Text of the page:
By conducting their study free from the artifacts that previously plagued experimental data, they have finally put an end to the long-standing debate surrounding the plausibility of light localization in three dimensions, providing accurate numerical results. First and foremost, they demonstrated the impossibility of localizing light in three-dimensional random aggregates of dielectric materials like glass or silicon, which elucidated the failures of previous experimental efforts spanning several decades. Additionally, they presented unequivocal evidence of Anderson localization for electromagnetic waves within random packings of metallic spheres.
Cao expressed her excitement, saying, “When we observed Anderson localization in the numerical simulation, we were elated. It was truly remarkable, considering the relentless pursuit by the scientific community.”
The significance of their findings extends beyond resolving lingering questions. The research has opened up new possibilities for lasers and photocatalysts. Cao elaborated, “Confining light three-dimensionally in porous metals can amplify optical nonlinearities, optimize light-matter interactions, enable controlled random lasing, and facilitate precise energy deposition. Consequently, we anticipate a multitude of applications arising from these discoveries.”
Reference: “Anderson localization of electromagnetic waves in three dimensions” by Alexey Yamilov, Sergey E. Skipetrov, Tyler W. Hughes, Momchil Minkov, Zongfu Yu and Hui Cao, 15 June 2023, Nature Physics.
Frequently Asked Questions (FAQs) about trapped waves
What is the significance of the research on trapping light in 3D structures?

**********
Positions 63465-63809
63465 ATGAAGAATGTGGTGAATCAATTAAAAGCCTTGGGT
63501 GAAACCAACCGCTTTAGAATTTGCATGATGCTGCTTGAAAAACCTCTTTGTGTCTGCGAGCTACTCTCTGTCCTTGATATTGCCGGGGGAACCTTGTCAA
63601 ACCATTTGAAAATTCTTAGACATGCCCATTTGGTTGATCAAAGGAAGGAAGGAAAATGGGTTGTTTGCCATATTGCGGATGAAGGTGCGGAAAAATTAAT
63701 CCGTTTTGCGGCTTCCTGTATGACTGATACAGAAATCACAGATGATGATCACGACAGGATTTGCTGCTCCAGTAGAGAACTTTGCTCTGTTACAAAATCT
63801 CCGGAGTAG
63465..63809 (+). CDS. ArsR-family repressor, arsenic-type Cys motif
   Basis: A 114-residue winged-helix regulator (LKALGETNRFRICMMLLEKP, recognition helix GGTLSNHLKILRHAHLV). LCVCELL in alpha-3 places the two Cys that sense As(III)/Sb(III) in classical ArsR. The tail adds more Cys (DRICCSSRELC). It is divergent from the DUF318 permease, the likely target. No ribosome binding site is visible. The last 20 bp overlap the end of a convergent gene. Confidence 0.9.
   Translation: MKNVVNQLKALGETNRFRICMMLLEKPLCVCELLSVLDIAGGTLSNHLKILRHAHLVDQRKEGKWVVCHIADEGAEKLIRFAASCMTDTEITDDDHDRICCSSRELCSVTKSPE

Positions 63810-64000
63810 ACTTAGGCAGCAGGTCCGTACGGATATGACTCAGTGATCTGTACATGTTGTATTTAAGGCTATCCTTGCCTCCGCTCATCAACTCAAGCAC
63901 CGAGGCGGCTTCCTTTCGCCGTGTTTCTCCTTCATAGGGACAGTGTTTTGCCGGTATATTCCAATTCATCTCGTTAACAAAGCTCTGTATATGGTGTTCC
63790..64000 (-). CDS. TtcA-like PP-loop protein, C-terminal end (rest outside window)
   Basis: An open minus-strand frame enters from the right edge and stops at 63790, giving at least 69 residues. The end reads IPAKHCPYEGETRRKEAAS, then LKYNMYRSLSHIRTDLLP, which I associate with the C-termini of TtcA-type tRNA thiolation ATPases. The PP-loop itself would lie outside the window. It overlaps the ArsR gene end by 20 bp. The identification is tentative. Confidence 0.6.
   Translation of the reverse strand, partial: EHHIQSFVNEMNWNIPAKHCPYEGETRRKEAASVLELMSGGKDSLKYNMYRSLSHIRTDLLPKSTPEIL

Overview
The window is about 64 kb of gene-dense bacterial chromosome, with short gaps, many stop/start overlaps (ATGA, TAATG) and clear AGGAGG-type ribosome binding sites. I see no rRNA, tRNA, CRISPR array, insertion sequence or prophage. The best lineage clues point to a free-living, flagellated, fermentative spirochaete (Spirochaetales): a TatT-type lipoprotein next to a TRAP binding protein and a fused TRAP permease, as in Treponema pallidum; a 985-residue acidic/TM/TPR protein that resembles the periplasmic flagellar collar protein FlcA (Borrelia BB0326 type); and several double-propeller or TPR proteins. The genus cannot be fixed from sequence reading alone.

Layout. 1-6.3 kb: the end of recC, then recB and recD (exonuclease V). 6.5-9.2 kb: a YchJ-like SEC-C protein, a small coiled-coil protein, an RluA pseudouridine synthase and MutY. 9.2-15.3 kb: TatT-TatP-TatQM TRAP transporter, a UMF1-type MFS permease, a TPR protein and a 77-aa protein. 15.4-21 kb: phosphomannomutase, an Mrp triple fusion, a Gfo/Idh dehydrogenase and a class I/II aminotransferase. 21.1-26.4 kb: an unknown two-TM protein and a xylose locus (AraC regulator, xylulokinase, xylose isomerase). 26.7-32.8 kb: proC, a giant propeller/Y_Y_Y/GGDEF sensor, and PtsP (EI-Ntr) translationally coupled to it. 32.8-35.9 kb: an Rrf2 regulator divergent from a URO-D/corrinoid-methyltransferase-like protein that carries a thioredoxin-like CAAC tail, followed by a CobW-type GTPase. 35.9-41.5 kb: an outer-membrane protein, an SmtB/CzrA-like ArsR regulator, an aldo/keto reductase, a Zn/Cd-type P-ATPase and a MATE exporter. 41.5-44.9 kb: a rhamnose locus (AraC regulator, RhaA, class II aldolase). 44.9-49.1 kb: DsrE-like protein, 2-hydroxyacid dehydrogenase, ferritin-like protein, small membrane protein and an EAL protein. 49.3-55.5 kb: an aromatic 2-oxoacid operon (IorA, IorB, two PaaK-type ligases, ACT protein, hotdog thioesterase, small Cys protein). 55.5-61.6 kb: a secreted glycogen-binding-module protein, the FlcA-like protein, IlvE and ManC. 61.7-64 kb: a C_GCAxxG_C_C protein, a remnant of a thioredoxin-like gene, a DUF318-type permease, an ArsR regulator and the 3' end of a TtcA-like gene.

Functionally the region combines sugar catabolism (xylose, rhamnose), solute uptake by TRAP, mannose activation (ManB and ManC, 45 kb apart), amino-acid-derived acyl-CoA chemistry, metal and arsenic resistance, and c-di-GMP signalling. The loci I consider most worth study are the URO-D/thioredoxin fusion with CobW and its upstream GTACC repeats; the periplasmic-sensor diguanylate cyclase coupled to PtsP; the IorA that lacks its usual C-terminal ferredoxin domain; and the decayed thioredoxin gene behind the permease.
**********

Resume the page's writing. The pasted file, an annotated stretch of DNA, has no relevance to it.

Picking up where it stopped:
The research on trapping light in 3D structures holds great significance as it solves a long-standing mystery and provides definitive evidence of light localization. It paves the way for advancements in lasers, photocatalysts, and other practical applications utilizing 3D localized light.
How did the researchers approach studying light localization in 3D?
The researchers employed advanced computing capabilities and numerical simulations to study light localization in 3D structures. Collaborating with Flexcompute, they utilized powerful computational tools to explore various random configurations, system sizes, and structural parameters to determine the feasibility of three-dimensional light localization.
What did the research findings reveal about light localization in 3D structures?
The research findings demonstrated that light cannot be localized in three-dimensional random aggregates of dielectric materials like glass or silicon. However, they provided unambiguous evidence of Anderson localization of electromagnetic waves in random packings of metallic spheres, even in the presence of light absorption by common metals.
What are the potential applications of the research findings?
The research findings open up new possibilities for lasers and photocatalysts. Three-dimensional confinement of light in porous metals can enhance optical nonlinearities, light-matter interactions, random lasing, and targeted energy deposition. These advancements have the potential for a wide range of applications in various fields.
More about trapped waves
- Nature Physics – Anderson localization of electromagnetic waves in three dimensions
- Yale University – Trapping Light in 3D: Physicists Unlock the Longstanding Mystery of Trapped Waves